The innovative experience of presenting at Gartner Symposium #GartnerSym

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Click the image above to watch the full presentation.

It is only on rare occasions that you get the benefit of experiencing yourself the message you are delivering as a speaker at a conference.  The Gartner ITXPO Symposium where I delivered the session on Technology Innovation driving Business Differentiation was one such occasion.  Even though I had submitted an abstract about my session several weeks back, the actual content of my presentation continued to grow and take shape even after the conference keynotes had been delivered.  For you see, Collaboration — as Gartner asserts — drives the best form of innovation.  Let us just say, that the environment at the Gartner conference was such that there was a continuous injection of innovative themes, ideas and concepts that resulted in thought provoking interactions — including a casual conversation I had with Chief Gartner Fellow, Daryl Plummer who delivered one of the keynotes.

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Consulting Customer Snapshot: Red Hat Empowers an Energy Company

Welcome to our monthly series of blinded stories to highlight how customers are using Red Hat solutions to address business challenges and promote innovation.

This month highlights a migration from TIBCO to Red Hat JBoss Fuse with a Midwestern energy company, whose productivity was being drained by an outdated, unsupported version of TIBCO middleware.

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BPM, EA and Compliance

A few years ago, I was invited to join a debate forum belonging to a group of companies that despite not being involved with the financial segment, discussed the workings of each other’s internal controls areas, SOX compliance and benchmarking practices.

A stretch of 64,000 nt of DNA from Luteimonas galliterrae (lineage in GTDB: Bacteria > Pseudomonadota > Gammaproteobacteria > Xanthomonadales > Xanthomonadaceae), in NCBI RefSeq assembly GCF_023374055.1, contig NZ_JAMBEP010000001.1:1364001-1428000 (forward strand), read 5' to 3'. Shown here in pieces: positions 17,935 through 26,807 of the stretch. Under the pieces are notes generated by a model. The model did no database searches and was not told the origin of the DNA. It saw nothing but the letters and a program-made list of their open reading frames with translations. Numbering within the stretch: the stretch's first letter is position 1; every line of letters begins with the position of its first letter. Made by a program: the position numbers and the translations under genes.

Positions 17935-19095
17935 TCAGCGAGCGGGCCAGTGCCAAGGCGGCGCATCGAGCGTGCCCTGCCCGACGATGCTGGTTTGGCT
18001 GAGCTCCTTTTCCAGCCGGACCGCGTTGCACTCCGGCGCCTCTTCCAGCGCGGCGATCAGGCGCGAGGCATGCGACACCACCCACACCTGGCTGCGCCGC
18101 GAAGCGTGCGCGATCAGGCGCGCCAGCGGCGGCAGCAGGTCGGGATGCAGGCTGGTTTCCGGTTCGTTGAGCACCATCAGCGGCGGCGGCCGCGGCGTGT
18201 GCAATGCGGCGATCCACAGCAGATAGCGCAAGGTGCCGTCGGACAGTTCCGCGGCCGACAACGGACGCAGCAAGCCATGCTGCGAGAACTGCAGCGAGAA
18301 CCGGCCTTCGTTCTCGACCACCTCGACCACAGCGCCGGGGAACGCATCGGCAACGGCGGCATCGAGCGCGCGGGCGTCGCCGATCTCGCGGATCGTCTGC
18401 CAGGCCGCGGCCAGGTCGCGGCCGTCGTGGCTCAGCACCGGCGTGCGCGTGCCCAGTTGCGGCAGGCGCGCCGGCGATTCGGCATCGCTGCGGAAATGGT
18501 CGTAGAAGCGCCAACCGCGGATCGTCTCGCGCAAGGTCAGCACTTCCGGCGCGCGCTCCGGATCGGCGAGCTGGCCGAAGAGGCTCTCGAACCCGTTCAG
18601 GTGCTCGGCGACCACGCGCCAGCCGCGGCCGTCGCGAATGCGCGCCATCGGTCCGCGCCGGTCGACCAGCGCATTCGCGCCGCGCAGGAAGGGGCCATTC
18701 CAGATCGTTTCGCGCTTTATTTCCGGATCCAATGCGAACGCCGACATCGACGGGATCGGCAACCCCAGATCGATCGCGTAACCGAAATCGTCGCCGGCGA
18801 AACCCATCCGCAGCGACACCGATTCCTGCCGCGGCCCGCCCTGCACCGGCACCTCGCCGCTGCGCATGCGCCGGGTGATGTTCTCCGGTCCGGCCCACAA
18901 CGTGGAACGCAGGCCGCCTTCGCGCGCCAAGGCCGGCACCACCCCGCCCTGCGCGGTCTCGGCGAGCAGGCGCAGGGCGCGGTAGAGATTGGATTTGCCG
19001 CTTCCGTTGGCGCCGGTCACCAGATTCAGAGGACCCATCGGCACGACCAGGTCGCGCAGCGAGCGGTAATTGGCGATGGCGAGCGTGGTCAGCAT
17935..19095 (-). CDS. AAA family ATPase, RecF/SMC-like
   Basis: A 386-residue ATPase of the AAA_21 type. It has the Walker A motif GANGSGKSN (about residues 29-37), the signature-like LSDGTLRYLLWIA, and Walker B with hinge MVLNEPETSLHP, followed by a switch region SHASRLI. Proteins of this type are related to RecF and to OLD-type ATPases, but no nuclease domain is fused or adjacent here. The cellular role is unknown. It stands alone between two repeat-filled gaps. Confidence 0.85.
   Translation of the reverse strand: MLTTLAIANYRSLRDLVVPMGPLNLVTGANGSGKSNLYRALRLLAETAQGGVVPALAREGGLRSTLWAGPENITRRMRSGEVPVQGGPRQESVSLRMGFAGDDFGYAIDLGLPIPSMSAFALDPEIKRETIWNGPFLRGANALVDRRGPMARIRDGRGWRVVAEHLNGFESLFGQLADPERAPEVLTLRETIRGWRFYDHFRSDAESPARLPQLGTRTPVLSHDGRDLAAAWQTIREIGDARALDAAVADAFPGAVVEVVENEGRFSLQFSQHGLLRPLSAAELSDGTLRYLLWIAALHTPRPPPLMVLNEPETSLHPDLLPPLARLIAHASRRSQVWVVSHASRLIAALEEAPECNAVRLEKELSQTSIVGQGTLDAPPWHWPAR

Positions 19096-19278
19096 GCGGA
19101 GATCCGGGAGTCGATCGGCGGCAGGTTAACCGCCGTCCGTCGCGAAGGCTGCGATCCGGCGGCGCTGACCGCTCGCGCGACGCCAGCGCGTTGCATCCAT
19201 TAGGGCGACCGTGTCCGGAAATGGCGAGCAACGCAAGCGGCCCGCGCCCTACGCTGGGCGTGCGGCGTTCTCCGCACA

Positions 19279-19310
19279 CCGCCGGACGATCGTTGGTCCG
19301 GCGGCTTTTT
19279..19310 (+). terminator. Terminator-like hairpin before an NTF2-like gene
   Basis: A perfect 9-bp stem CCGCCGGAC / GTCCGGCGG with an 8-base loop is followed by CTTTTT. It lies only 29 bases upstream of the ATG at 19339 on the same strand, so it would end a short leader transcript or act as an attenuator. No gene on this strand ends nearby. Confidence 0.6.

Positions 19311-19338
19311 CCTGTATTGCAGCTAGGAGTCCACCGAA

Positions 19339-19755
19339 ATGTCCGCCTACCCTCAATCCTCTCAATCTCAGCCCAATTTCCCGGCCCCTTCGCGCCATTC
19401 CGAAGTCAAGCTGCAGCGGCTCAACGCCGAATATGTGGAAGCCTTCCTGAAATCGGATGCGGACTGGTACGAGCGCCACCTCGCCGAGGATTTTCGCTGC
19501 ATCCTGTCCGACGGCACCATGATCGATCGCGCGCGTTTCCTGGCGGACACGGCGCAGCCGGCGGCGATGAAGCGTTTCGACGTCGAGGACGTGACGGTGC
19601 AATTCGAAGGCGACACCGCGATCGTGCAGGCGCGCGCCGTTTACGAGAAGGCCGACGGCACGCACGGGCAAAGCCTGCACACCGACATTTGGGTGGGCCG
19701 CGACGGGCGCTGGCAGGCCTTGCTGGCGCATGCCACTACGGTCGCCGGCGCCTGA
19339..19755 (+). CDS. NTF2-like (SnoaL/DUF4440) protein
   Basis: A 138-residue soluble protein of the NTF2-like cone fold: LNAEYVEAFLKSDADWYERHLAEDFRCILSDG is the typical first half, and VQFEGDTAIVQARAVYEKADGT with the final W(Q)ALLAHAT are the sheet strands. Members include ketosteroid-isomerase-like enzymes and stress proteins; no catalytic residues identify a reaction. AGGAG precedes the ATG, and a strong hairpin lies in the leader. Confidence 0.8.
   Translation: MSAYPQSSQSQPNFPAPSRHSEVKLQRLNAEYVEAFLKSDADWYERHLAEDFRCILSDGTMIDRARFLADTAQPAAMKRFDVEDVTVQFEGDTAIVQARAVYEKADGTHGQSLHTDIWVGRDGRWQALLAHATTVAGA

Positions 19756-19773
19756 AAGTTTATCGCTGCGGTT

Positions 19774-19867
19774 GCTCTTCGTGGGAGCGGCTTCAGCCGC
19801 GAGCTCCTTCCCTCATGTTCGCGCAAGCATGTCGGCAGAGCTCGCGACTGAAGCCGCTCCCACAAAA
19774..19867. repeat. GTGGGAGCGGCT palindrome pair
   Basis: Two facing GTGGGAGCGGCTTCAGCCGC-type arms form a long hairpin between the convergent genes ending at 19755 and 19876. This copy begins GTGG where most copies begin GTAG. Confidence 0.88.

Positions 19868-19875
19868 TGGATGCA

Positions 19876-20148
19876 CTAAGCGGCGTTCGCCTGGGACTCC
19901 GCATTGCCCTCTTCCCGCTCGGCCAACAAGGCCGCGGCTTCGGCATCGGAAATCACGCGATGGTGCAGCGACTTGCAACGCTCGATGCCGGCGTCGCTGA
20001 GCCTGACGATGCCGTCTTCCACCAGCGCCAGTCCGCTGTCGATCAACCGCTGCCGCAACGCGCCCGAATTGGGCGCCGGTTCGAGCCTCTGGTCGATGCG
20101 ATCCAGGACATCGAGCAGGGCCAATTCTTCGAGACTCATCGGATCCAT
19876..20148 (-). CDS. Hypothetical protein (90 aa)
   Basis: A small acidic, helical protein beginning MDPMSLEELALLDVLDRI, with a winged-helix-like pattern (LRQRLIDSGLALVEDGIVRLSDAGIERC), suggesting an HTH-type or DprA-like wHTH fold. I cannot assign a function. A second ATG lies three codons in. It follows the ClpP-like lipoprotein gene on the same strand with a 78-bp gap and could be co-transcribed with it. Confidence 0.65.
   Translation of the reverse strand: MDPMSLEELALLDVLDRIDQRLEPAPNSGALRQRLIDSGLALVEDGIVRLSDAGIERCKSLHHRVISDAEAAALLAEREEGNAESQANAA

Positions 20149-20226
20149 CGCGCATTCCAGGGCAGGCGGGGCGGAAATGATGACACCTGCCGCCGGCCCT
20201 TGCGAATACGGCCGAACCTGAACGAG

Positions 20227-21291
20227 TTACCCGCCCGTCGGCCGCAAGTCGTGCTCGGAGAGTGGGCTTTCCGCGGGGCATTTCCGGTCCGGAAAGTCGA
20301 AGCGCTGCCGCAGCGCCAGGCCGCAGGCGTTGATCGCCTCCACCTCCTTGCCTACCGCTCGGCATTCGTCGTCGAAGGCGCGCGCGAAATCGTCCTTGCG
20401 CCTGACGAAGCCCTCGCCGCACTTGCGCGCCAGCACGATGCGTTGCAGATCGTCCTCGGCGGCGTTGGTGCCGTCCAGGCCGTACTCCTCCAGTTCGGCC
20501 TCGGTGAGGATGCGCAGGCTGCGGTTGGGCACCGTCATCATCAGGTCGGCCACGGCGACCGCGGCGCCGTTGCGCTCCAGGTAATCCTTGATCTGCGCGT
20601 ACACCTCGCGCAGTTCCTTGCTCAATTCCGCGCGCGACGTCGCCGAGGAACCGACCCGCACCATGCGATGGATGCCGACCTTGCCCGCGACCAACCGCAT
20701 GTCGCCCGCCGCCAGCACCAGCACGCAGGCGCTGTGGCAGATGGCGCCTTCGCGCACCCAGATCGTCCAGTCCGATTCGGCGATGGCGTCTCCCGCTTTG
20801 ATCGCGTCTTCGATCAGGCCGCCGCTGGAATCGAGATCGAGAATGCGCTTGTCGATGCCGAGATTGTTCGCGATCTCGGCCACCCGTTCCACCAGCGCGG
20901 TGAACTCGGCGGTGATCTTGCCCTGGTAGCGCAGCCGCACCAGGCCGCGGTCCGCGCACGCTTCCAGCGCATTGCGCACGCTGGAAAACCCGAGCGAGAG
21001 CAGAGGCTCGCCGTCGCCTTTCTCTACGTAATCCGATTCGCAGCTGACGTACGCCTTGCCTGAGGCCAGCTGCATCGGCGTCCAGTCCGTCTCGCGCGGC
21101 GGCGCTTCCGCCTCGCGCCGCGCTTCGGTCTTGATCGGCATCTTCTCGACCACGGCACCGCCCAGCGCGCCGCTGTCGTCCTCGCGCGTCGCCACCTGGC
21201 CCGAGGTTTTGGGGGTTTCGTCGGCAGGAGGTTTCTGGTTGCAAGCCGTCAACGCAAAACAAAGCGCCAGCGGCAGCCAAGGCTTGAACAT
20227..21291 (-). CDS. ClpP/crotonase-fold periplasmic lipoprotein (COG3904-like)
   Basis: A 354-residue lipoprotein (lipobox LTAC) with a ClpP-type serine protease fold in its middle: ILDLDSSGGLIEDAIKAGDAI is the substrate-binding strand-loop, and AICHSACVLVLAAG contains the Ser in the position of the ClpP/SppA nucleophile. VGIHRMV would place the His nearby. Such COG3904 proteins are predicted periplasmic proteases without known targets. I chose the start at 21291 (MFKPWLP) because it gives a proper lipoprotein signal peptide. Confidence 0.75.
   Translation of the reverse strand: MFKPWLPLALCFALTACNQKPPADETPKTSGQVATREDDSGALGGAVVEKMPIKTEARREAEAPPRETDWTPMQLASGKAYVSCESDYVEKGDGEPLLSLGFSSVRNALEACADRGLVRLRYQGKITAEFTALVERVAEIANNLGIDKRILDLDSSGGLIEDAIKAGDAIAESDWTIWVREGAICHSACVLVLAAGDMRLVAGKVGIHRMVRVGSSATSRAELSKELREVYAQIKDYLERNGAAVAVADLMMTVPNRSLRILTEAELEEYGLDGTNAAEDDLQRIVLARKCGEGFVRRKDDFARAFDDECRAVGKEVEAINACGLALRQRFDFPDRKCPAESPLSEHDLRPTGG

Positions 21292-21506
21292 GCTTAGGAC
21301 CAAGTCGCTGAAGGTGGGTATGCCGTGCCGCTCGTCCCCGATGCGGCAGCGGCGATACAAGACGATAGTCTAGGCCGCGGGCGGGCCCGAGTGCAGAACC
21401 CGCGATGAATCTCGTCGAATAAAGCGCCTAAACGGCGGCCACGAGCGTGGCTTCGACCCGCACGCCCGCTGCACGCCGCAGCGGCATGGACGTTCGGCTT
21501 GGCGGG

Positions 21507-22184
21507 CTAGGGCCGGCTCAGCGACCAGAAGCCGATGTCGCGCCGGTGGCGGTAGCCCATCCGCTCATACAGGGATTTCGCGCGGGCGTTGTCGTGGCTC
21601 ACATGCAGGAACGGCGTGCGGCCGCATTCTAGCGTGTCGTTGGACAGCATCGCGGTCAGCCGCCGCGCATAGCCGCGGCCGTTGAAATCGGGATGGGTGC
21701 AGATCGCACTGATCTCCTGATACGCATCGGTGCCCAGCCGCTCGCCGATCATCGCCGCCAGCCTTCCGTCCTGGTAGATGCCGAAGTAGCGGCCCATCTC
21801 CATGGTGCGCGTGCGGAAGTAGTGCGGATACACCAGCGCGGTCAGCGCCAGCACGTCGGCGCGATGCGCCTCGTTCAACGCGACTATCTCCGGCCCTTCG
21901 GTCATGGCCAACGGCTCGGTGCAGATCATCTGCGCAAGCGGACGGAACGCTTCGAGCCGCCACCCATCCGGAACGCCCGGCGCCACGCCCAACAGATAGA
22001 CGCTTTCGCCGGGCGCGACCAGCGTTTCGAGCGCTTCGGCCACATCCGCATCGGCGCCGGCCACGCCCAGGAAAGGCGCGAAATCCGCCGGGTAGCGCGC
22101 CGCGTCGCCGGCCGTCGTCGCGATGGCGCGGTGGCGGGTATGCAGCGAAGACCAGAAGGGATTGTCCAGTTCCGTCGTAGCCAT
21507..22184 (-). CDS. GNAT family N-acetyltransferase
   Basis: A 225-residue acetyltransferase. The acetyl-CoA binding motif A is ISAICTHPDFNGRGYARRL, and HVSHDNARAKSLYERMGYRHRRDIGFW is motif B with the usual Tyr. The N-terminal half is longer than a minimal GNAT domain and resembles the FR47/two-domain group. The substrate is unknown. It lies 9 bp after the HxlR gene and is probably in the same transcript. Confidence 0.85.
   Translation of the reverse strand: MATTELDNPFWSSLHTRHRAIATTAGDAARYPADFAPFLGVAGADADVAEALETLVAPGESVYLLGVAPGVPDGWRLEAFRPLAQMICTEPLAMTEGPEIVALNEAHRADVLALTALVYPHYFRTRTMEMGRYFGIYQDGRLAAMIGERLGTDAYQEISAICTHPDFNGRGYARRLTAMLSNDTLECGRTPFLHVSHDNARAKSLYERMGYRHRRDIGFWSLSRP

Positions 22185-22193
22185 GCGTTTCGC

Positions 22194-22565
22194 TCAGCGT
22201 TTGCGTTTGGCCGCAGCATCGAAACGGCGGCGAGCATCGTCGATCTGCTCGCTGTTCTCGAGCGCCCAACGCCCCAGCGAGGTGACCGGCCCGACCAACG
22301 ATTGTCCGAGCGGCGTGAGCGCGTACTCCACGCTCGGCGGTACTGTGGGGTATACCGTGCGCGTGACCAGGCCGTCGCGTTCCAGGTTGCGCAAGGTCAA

First of all, why were BPM and EA specialists invited to this forum, and second, why am I publishing matters of internal controls in a BPM area that contributes to the subjects of Enterprise Architecture?

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BPM and its contribution to Enterprise Architecture

When employing the homonym “BPM,” it is important to clarify the difference between Technical BPM and Business BPM. Technical BPM covers not only the IT tools for business process automation, but also contributes as another available resource for a company to perfect its process management.

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BPM in a Microservice World: Part 3

This article was originally published on Diabolical Labs.

Many BPM practitioners are used to utilizing a software suite that has some sort of Process Manager component that has control of the transaction as it progresses through activities. The process is generally authored and visualized graphically in BPMN or BPEL. When applying BPM in the microservice world we don’t have that visibility or control.

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BPM in a Microservice World: Part 2

This article was originally published on Diabolical Labs.